Some examples of allegory include "Pilgrim’s Progress" by John Bunyan, "Animal Farm" by George Orwell, "The Lion, the Witch and the Wardrobe" by C.S. Lewis and "Faerie Queene" by Edmund Spenser. Another often-cited example of allegory is J.R.R. Tolkien's "Lord of the Rings" trilogy, though the author insisted that his intent was not allegorical.
An allegory is a figure of speech that uses the elements of a full story or narrative - including setting, characters and plot - to stand for an abstract idea. Allegories commonly teach religious and moral principles or give social commentary.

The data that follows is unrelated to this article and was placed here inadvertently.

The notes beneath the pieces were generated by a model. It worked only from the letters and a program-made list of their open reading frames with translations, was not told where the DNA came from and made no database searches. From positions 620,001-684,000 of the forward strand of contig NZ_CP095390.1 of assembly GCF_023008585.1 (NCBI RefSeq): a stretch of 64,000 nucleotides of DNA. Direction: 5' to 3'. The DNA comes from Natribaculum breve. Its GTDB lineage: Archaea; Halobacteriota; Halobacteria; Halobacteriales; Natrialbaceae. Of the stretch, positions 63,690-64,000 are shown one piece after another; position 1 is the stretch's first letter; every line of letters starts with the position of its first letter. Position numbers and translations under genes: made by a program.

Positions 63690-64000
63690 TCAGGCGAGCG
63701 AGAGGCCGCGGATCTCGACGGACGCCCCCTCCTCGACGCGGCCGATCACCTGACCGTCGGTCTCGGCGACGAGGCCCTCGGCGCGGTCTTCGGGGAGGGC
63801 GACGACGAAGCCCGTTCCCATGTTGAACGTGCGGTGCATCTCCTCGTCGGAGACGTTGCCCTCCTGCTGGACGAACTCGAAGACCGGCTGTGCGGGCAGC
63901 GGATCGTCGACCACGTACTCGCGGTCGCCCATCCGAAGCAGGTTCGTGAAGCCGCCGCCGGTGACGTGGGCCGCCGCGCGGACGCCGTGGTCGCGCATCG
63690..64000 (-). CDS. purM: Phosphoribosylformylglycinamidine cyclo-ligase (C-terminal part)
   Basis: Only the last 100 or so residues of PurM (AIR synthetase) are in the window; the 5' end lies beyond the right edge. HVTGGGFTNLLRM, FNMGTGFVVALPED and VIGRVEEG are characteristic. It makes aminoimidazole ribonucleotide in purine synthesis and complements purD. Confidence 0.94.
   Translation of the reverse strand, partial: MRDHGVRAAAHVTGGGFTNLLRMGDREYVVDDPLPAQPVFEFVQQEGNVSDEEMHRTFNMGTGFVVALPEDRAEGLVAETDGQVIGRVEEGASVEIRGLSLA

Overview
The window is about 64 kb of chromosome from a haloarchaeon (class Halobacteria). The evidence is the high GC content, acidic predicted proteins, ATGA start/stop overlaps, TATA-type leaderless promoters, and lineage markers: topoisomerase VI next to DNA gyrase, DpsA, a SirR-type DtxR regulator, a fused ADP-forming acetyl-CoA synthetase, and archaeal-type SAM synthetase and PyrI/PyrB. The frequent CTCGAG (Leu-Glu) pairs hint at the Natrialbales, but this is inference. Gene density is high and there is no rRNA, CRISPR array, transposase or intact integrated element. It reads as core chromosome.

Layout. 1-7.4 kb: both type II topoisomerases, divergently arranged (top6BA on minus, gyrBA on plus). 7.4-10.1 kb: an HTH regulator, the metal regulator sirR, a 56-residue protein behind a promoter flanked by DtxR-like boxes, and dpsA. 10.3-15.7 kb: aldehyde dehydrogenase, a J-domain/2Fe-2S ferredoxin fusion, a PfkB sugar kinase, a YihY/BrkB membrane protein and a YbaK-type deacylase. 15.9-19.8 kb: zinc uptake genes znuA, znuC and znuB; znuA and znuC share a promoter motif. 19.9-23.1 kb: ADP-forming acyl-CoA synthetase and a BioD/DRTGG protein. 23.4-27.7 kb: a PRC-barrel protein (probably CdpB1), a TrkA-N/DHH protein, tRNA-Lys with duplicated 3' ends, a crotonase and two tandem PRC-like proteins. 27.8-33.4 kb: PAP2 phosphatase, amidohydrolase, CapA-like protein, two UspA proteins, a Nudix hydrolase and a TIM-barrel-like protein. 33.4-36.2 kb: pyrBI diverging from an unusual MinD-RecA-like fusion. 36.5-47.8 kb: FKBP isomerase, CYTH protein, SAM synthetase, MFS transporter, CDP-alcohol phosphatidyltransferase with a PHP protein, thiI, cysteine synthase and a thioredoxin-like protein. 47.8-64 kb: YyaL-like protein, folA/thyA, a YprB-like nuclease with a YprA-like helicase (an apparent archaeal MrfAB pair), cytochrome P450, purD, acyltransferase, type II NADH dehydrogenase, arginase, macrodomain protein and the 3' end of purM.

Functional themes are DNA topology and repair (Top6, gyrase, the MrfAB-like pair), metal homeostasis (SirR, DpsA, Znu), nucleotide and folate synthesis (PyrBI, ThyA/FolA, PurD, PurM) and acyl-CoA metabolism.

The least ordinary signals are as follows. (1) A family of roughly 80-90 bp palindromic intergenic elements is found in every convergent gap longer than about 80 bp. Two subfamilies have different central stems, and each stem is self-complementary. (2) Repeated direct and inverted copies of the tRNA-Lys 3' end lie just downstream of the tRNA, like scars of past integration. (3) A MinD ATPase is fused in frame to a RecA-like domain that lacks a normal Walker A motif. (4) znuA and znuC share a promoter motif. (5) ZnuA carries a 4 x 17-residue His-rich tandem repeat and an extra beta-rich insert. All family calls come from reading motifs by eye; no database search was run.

"Pilgrim’s Progress" is an example of an allegory about a spiritual journey. The main character is Christian, an ordinary sinner who leaves the City of Destruction and travels to Celestial City with his companion Faithful to find salvation. "Faerie Queene" and "The Lion, the Witch and the Wardrobe" are also spiritual allegories. In Spenser's work, characters represent vices and virtues, while in Lewis' story, the central character, Aslan the Lion, stands for Christ and Edmund stands for Judas.
"Animal Farm" is political allegory about events in Russia after the revolution. In this story, farm animals represent prominent Russian figures like Joseph Stalin, Vladimir Lenin and Leon Trotsky.